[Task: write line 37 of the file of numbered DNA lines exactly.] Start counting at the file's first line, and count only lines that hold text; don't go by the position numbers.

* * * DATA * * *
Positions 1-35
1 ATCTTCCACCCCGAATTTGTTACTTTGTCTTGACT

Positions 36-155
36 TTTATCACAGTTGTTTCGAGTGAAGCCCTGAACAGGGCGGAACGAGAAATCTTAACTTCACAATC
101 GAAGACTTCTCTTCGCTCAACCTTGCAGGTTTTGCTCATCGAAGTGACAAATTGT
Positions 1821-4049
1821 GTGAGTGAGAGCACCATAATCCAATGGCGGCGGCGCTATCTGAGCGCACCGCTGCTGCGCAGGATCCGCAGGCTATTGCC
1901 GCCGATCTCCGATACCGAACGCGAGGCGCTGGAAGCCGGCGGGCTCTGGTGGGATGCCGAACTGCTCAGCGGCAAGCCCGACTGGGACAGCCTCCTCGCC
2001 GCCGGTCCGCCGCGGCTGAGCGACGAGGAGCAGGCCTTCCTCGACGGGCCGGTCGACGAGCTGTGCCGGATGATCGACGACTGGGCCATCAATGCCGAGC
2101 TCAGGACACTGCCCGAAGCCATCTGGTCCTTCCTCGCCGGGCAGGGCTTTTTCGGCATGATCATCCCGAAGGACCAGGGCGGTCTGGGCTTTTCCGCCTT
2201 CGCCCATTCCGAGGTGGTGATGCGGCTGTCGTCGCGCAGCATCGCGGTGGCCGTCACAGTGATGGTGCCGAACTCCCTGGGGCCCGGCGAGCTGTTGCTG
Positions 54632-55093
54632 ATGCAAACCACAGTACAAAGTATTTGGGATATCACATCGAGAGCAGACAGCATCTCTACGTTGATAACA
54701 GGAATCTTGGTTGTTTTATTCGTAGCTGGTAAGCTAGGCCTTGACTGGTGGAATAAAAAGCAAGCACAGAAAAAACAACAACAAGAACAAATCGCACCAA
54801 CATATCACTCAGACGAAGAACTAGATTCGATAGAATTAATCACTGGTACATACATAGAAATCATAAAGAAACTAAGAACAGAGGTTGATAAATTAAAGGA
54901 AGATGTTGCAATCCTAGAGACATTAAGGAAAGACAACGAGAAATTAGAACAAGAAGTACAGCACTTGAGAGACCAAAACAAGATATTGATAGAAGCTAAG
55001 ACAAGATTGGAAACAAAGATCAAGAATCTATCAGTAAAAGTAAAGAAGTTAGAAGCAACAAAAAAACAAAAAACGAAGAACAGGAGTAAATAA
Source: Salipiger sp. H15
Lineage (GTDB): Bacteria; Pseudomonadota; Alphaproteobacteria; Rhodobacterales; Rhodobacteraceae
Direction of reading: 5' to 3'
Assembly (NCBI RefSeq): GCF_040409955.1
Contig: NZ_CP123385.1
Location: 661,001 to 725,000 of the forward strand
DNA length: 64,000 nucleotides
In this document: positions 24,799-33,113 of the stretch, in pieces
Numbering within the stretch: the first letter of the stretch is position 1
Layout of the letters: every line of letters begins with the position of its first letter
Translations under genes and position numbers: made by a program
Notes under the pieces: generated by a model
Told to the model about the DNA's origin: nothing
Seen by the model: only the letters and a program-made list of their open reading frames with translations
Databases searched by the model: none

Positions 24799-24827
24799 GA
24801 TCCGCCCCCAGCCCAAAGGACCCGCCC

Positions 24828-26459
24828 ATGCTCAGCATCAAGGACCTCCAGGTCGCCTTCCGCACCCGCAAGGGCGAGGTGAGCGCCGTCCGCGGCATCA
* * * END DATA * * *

24828 ATGCTCAGCATCAAGGACCTCCAGGTCGCCTTCCGCACCCGCAAGGGCGAGGTGAGCGCCGTCCGCGGCATCA